By Kathleen Berger, Executive Producer for Science & Technology
St. Louis-based Gateway Biotechnology is developing drugs for noise induced hearing loss and a debilitating condition called tinnitus, commonly referred to as ringing in the ears. The Washington University School of Medicine in St. Louis academic spinoff launched at BioGenerator, the investment arm of BioSTL.
“The whole idea is to drive business through this lab, and then ultimately from there, with the help of other venture capitalists, out into the marketplace,” explained Harry Arader, the director of entrepreneur development at BioGenerator.
KaloCyte is another Washington University School of Medicine academic spinoff that launched at BioGenerator. This company is developing artificial red blood cells, which is critical for a life-saving alternative to a blood transfusion after traumatic injuries before patients arrive to a hospital.
The pursuit of drugs to combat hearing loss and the pursuit for artificial blood gained considerable interest from the U.S. military and millions in grants. KaloCyte received funding from the U.S. Department of Defense and recently Gateway Biotechnology received funding from the Department of the Army.
“A 10 million dollar grant,” said Tom Brutnell, vice president of Gateway Biotechnology. “WashU is the primary lead on that grant because it involves surgery.”
Recent achievements by startups have paved the way for a new not-for-profit program. BioGenerator launched the Center for Defense Medicine with a grant from the U.S Economic Development Administration of the U.S. Department of Commerce.
“We won $1.5 million over the next three years from the federal government to be matched by $1.8 million, at least, from the local community. So that’s a minimum of $3.3 million that we’ll have to spend over the next three years,” said Arader.
Program funding will help startups develop innovative solutions to meet the needs of U.S. military and security forces. Arader said he’s leveraging the city’s strengths as a global center for bioscience research, as St. Louis has a wealth of military-relevant medical technologies.
“So the role for the Center of Defense Medicine is to provide advice to academics and to early stage companies so they can begin to crack that culture and begin to develop those relationships with potential champions inside the Department of Defense,” said Arader.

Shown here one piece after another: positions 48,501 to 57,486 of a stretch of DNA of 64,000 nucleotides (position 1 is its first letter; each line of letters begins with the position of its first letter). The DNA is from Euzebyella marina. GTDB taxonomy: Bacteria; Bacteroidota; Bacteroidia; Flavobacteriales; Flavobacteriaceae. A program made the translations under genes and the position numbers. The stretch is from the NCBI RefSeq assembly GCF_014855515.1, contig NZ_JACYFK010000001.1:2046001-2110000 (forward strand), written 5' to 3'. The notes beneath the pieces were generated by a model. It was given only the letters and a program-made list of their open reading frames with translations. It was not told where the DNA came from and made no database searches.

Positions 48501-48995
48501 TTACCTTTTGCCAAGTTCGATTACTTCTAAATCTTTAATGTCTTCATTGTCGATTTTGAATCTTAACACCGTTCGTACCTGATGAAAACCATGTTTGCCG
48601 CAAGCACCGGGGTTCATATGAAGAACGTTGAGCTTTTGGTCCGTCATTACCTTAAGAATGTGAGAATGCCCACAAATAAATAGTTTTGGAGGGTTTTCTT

When soldiers are in harms way, the U.S. Department of Defense has its own medical needs. Arader explained the DOD has programs to find and support projects that will serve the needs of the warfighter.
“They want to really know they are working with a company and a community that can meet all the needs of ultimately being a supplier,” said Arader.
The Center of Defense Medicine’s team of advisors will help attract and build companies that can support defense-related innovation.
After receiving the Department of the Army grant, Gateway Biotechnology now has monthly phone calls with U.S. Army.
“We start to hear what’s really interesting for them,” said Brutnell. “They really want a therapy (for hearing loss and tinnitus). They want something that they can deliver in the battlefield when a soldier suffers some acute trauma to the ear- a blast, a gunshot – whatever it is, they want a therapy they can deliver immediately to that soldier to help prevent any additional damage to hearing.”
KaloCyte is developing artificial red blood cell technology. The company is receiving considerable support as the infusions would treat blood loss in the battlefield.
But before the BioGenerator created the Center for Defense Medicine, KaloCyte relocated to Baltimore. Arader said the center will help grow and keep companies in St. Louis.
“I was just determined that we weren’t going to lose another great company, and that’s one of the reasons why I created this center, so that we could give people a much stronger argument for remaining in St. Louis.”